Absorbed, but not killed, these nasties become the Slitherghoul's eyes, ears, and brain. Together they steer a slimy course toward Merlin Manor, where Measle, Iggy, and Nurse Flannel have been left alone (not counting a feeble security presence) while Measle's parents and baby sister are attending a meeting in Antarctica. The boy's plans to dig a swimming pool are cut short by the arrival of a monstrous blob with the combined consciousness of all his worst enemies. The next thing he knows, he is alone, being chased around and through and over his house by a creature that has already devoured his nanny, his dog, and his best friend.

But don't you worry about old Measle. He has some tricks up his sleeve. Even in a world full of magical beings like warlocks and wrathmonks, leave it to one ordinary boy with no magical powers at all to take charge of a situation. Or is he so ordinary, after all? In fact, isn't Measle an unusually clever, resourceful, and daring kid? He's a real fighter, too. And as he fights to get his friends back, he proves to be more than his slimy wrathmonk foes bargained for. As always.

This fourth Measle book continues the amazingly entertaining verbal dance by an actor, author, and playwright who has never missed a step yet. Ogilvy is sure to please young readers, and listeners younger still, in this tale and the others that go with it. He has fastened upon one of the secrets that have made Harry Potter so successful: a truly admirable boy hero who, for all his grubbiness and smelliness and vulnerability, has the maturity to hold his tongue rather than argue, the courage to face his worst fears, and the wisdom to value and befriend people whom others might call worthless. Harry didn't reach that point until Book 6; Measle is already there.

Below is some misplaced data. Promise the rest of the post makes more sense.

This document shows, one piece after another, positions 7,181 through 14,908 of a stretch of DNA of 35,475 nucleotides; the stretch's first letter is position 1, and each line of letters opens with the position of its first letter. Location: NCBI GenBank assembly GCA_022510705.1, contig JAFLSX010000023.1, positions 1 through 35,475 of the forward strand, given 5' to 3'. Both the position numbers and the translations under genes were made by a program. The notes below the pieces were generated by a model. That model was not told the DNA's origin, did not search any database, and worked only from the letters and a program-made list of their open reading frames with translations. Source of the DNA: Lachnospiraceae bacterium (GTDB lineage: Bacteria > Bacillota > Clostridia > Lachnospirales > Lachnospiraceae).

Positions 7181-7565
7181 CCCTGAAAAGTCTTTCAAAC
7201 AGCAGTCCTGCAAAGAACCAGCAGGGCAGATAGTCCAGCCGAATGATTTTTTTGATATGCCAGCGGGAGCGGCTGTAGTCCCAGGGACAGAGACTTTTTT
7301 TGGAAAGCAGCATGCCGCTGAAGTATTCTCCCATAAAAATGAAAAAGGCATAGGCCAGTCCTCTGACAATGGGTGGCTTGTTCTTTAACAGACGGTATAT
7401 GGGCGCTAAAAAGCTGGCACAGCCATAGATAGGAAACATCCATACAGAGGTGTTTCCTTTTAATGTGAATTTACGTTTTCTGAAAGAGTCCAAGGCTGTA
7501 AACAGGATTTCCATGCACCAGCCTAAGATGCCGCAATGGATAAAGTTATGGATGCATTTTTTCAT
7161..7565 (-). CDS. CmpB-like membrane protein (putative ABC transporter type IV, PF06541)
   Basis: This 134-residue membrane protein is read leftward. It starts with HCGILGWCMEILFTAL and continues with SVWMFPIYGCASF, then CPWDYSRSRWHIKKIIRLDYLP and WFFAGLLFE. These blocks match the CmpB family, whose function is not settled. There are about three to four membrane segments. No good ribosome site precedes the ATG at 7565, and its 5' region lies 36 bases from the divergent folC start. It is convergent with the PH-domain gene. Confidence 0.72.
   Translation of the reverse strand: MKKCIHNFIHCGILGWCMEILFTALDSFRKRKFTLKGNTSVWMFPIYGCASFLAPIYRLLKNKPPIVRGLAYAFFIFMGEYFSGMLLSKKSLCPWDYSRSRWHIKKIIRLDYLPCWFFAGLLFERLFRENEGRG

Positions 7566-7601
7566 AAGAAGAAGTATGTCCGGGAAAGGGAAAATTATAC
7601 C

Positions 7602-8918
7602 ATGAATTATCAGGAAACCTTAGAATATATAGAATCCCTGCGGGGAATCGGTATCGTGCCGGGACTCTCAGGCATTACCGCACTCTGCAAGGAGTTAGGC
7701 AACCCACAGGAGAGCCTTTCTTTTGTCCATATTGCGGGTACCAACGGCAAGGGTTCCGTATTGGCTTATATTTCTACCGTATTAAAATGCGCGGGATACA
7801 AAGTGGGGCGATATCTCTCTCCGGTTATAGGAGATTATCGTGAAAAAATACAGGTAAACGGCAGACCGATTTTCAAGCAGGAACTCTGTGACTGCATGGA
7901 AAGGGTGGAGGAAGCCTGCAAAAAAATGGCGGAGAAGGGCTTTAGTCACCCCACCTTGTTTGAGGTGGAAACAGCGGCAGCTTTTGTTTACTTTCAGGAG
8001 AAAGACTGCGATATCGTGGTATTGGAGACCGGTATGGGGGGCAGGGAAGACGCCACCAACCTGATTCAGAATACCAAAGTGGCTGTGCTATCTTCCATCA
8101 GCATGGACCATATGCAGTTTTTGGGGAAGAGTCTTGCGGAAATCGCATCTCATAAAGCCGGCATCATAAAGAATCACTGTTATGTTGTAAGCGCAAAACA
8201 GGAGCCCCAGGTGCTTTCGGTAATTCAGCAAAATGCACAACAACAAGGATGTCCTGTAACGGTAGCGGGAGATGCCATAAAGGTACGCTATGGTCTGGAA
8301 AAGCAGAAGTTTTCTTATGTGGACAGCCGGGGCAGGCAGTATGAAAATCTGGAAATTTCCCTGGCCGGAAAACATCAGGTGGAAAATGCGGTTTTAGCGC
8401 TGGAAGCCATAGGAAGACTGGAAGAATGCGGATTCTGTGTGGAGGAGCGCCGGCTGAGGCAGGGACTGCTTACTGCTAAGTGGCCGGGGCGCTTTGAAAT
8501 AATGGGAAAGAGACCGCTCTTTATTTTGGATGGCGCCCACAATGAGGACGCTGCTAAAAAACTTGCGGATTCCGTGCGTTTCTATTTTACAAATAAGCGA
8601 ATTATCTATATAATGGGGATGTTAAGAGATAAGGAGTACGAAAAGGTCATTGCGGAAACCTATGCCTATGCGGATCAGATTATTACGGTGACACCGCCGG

Sure, this is lighter fare, aimed at tickling the ribs of a younger circle of readers than, say, the last three Harry Potter books. The enemies are much sillier, and Measle's sidekick Iggy is downright childlike. Yet there is serious spookiness and danger in this story, and several characters come to a gruesome end. Nevertheless, with no magic of his own, our Measle survives many magical menaces, and does so mainly on the strength of his wits. There is something awfully grown-up about that. It's as if Ian Ogilvy wants every child who reads his books to believe that, even in a world full of mysteries and powers beyond their comprehension, they have it in themselves to triumph and succeed. If young readers can imagine themselves in Measle's place, they might find ways to emulate him. And that would be a happy ending indeed!

Measle and the Doompit
by Ian Ogilvy
Recommended Ages: 10+